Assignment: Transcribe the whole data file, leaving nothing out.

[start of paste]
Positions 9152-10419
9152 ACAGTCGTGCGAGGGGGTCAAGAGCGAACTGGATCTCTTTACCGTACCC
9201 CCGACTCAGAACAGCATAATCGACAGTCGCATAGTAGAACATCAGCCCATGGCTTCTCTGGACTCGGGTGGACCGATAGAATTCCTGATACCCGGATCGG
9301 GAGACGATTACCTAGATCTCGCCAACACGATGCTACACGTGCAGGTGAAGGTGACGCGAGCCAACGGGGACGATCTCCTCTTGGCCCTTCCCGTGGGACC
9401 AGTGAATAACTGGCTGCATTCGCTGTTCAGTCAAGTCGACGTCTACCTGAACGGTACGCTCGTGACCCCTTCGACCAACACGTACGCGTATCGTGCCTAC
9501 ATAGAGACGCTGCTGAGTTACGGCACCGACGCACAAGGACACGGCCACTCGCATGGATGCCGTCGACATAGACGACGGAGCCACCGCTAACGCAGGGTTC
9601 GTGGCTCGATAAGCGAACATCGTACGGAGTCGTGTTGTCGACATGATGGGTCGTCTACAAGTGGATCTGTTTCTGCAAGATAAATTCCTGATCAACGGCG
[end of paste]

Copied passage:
Positions 9152-10419
9152 ACAGTCGTGCGAGGGGGTCAAGAGCGAACTGGATCTCTTTACCGTACCC
9201 CCGACTCAGAACAGCATAATCGACAGTCGCATAGTAGAACATCAGCCCATGGCTTCTCTGGACTCGGGTGGACCGATAGAATTCCTGATACCCGGATCGG
9301 GAGACGATTACCTAGATCTCGCCAACACGATGCTACACGTGCAGGTGAAGGTGACGCGAGCCAACGGGGACGATCTCCTCTTGGCCCTTCCCGTGGGACC
9401 AGTGAATAACTGGCTGCATTCGCTGTTCAGTCAAGTCGACGTCTACCTGAACGGTACGCTCGTGACCCCTTCGACCAACACGTACGCGTATCGTGCCTAC
9501 ATAGAGACGCTGCTGAGTTACGGCACCGACGCACAAGGACACGGCCACTCGCATGGATGCCGTCGACATAGACGACGGAGCCACCGCTAACGCAGGGTTC
9601 GTGGCTCGATAAGCGAACATCGTACGGAGTCGTGTTGTCGACATGATGGGTCGTCTACAAGTGGATCTGTTTCTGCAAGATAAATTCCTGATCAACGGCG